Twelve-year-olds being banned from driving

More underage drivers, including children as young a 12 are ignoring the dangers of the roads and taking to the wheel, getting driving bans before reaching the provisional driving age of 17
Andrea McKernon

Children as young as 12 are being disqualified from driving, five years before they are even entitled to get a provisional driving licence, according to new research.

And the number of young people under 17 disqualified from driving is increasing year-on-year, prompting the car insurance industry to demand bans to start when the offender turns 17 and not before.

Despite being too young to drive, the courts can award children a formal driving ban to be served before their 17th birthday.

The research across Northern Ireland and Britain, reveals 725 children under the age of 17 were disqualified from driving last year, an increase of five per cent on 2013 when 692 drivers under 17 were banned from the roads.

This year already, 284 children too young to hold a provisional driving licence have been disqualified by the courts across the UK - a five per cent increase on the same period in 2013, say the figures obtained by Churchill Car Insurance in a freedom of information request.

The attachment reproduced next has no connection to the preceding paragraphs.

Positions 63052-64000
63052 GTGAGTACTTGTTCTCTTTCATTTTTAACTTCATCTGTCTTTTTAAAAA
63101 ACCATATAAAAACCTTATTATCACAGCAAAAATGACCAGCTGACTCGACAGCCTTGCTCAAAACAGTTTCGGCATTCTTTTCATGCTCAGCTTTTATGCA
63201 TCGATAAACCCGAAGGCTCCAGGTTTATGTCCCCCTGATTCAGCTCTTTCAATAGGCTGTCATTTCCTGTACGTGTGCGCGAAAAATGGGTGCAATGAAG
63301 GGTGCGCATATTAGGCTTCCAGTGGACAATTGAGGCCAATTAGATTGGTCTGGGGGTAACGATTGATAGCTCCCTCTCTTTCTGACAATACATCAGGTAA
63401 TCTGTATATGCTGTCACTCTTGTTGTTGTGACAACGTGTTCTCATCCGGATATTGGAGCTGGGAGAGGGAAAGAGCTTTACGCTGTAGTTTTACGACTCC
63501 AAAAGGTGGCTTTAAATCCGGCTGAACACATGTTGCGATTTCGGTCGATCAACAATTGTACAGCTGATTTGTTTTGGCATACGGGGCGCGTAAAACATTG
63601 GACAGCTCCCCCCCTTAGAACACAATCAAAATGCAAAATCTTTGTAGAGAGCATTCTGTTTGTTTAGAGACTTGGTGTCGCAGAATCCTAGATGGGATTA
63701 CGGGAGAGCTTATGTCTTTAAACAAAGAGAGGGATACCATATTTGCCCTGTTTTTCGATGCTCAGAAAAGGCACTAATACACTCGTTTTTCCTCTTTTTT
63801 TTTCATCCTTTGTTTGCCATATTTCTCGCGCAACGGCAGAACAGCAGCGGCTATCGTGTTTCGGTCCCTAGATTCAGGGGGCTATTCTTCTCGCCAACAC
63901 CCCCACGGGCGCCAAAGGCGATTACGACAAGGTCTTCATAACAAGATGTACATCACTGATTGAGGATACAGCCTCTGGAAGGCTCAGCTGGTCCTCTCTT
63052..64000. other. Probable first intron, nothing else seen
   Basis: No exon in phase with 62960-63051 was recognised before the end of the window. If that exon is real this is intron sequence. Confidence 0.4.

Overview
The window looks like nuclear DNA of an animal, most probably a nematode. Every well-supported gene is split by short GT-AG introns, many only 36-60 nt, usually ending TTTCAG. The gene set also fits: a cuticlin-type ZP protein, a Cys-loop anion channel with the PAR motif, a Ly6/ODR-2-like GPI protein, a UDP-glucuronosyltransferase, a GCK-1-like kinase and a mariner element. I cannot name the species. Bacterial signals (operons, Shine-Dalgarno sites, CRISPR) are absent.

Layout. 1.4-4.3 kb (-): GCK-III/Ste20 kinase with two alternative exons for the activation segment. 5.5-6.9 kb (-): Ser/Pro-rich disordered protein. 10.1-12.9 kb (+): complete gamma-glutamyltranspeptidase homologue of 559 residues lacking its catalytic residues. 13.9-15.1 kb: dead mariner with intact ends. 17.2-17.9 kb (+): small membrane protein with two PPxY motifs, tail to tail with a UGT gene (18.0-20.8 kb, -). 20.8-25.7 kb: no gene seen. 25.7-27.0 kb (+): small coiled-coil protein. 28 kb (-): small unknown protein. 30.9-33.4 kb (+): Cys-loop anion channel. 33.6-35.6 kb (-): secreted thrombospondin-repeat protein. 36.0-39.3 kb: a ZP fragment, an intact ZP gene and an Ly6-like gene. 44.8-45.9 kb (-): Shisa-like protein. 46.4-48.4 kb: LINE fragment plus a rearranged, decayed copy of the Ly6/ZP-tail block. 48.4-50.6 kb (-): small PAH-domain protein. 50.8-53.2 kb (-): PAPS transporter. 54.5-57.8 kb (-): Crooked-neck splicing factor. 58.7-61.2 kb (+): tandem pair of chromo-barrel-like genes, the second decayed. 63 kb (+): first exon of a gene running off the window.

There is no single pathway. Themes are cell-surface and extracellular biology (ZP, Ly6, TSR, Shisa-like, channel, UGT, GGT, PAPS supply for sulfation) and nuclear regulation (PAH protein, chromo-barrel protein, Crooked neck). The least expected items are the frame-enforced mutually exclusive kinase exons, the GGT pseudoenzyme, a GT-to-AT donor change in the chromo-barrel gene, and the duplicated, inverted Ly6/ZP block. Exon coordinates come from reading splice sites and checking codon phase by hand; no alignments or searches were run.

The data found that 923 children under the age of 17 have been prosecuted for multiple driving offences and a 16-year-old has already been prosecuted 15 times for driving offences.

The figures have come with a call for an urgent review of deterrents for under aged driving by a car insurance firm which says children convicted of driving cars on the road may still be able to secure a driving licence when they turn 17, much like any other young driver.

Bans for underage drivers often start from the date of conviction and could therefore have expired by the time the offender reaches 17, though endorsements will still be listed on any licence issued, says Churchill.

Steve Barrett, head of Car Insurance at Churchill Insurance, said: "It is shocking to see hundreds of children legally disqualified from driving at an age when they should never even be behind the wheel. We need harder hitting education schemes highlighting the risks and dangers of driving underage and uninsured. It doesn't make sense that bans are served when children are not legally able to drive. The number of repeat offenders is proof in itself of how ineffective a deterrent this is. Bans should commence from the date an offender becomes 17."


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